Similarly, subtyping bacteria, such as Haemophilus parasuis, has been used to determine whether clinical disease is the result of bacteria that are already present in commercial or autogenous vaccines.

Develop a Plan

The final step is pulling the diagnostic story together so that an action plan can be implemented. This step requires the input of the producer regarding the pig population (ongoing clinical signs, response to treatments, etc.); the interpretation of the diagnostic results by the veterinarian; and, perhaps, the diagnostic laboratory.

It is important to emphasize that diagnostic testing should not be initiated unless you know how you will apply the results. Diagnostics are an integral part of an overall herd health and biosecurity plan. The key word is “plan.” The return on investment from applying diagnostic tests comes from using them as a part of an overall herd health strategy.

There are many case studies demonstrating successful partnering by producers, veterinarians and diagnostic laboratories.

A dramatic example includes a case in which PRRS PCR testing was performed on a large scale to eliminate PRRS-infected breeding stock, shortly after moving into a herd from an isolation facility that was infected in the late stages of quarantine. In this instance, the producer and the veterinarian had set herd health goals and established a plan of action in the event of a PRRS virus infection.

The infection was detected through active monitoring of the incoming replacement breeding stock for PRRS, according to the plan. Because of the veterinarian's relationship with the diagnostic laboratory, the testing capabilities of the lab were well understood and were immediately set into motion.

In the end, the technical expertise of the laboratory and the timely testing was accomplished and reported. This allowed for a successful test and removal of infected pigs, which prevented a costly infection of the breeding herd.

All of these elements — effective partnering, established herd health goals, plans for diagnostic testing and the subsequent response — are essential for efficient and effective management of the dynamic health environment of pig populations.

Circle the Barn, Circle the Pen, Circle the Pig

To be confident that subtle changes truly reflect a change in pig health, it is important for producers to develop a consistent observation technique that can be applied every time you check a barn.

Daily observation of pigs for clinical signs of disease is a very important herd health-monitoring tool. A consistent method of observing pigs will help detect changes earlier and increase the odds that a successful treatment or response will be found.

If your approach to checking pigs in a facility varies from day to day, the small changes you see might simply be the result of viewing the pigs differently.

Often, early disease is accompanied by changes in feeding behavior. But we also know that pig activity and feeding behavior changes during the day. If you observe pigs during their peak feeding activity — generally in the morning during summer months — but check the pigs in the afternoon the next day, the differences in feeding behavior may not be significant.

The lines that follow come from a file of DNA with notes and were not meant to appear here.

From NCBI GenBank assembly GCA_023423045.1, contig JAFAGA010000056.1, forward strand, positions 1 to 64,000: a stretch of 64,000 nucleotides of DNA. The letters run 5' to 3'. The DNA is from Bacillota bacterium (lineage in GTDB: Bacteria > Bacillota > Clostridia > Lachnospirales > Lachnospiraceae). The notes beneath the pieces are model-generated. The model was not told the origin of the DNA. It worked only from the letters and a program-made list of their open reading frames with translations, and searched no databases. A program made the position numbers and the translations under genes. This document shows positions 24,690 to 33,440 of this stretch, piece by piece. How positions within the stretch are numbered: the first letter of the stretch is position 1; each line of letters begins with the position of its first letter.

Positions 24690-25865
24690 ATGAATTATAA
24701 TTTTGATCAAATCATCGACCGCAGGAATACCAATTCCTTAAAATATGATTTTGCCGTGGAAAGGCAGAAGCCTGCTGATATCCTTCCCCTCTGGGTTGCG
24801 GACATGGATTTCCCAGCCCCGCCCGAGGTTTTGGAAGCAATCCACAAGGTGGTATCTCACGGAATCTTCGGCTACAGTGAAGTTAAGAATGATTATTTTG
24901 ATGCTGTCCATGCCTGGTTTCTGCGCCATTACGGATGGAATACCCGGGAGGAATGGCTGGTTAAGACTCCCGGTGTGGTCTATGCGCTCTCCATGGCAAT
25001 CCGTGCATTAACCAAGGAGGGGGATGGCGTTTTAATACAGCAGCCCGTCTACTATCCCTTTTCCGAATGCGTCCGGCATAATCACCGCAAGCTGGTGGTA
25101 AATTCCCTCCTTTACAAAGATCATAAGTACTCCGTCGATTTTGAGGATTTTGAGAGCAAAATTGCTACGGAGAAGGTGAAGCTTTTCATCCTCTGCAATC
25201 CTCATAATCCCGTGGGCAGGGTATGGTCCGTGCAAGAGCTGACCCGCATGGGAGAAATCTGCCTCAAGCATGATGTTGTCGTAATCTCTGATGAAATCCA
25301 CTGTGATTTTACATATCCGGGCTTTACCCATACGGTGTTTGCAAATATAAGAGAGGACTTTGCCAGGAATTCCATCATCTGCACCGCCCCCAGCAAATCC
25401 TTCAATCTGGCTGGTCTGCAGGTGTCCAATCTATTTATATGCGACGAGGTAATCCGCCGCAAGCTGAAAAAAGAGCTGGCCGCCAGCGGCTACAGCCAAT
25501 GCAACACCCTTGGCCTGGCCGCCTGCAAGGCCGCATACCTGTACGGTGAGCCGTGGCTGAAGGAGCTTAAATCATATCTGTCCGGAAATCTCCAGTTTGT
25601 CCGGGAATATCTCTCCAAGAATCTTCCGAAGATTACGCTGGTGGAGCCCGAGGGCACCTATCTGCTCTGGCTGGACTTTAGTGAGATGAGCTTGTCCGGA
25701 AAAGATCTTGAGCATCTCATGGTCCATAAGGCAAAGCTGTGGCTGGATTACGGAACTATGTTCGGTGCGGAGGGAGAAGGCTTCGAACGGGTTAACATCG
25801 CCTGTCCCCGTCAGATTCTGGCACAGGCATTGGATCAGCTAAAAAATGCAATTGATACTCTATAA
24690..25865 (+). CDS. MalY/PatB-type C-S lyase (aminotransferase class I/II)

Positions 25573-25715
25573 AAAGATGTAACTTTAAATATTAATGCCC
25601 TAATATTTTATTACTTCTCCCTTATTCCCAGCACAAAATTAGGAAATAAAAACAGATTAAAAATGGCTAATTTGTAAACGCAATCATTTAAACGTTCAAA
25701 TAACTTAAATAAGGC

Likewise, if an incomplete or random approach is used, the most obvious clinical signs (i.e., coughing) and less severe signs (i.e., mild lameness) that might help understand and diagnose the problem, may go unnoticed.

There are many ways to standardize observations. The key to developing a standard method is to find one that is thorough, consistent and comfortable.

Here's an example of consistent observation in a finishing barn with small pens and a central alleyway:

Start at the entrance to the barn. Think in terms of three successively smaller circles — circle the barn, circle the pen, circle the pig.

Begin at the first pen on your right side and move pen by pen down that side of the barn, ignoring anything on the opposite side of the barn.

At each pen, evaluate the entire pen thoroughly — starting at the front left corner and looping your visual pattern around the pen in a circle. Make sure to look directly at each pig, the feeder, the water source, the floor, the pen walls and the gates.

The goal of this first pass is to identify any pigs that appear to be abnormal in activity, posture or mobility, or have obvious signs of illness. Pen walls and floors should be viewed for evidence of diarrhea or blood from wounds. Be sure water is available — the floor below the water source should not be dry. Confirm that the feeder is providing clean, dry feed. Repeat this process with each pen.

Any pig that appears to be different from its penmates in terms of activity, posture, mobility or obvious signs of illness, such as respiratory difficulty, should then be observed using a thorough, systematic circling procedure focused on the pig.

Begin at the head, checking the eyes for excessive discharge or redness and the nose for discharge. Follow along the top and back of the pig, checking its physical condition. If you can see the pig's spine, it's likely the pig has not eaten well for several days.

At the rear of the pig, check for signs of tail or vulva biting and diarrhea. Severe scours with watery diarrhea might not be as obvious as staining of the legs. However, you might observe a reddened, irritated area around the anus. Excessive tail movement with the tail curled down may be a sign of irritation.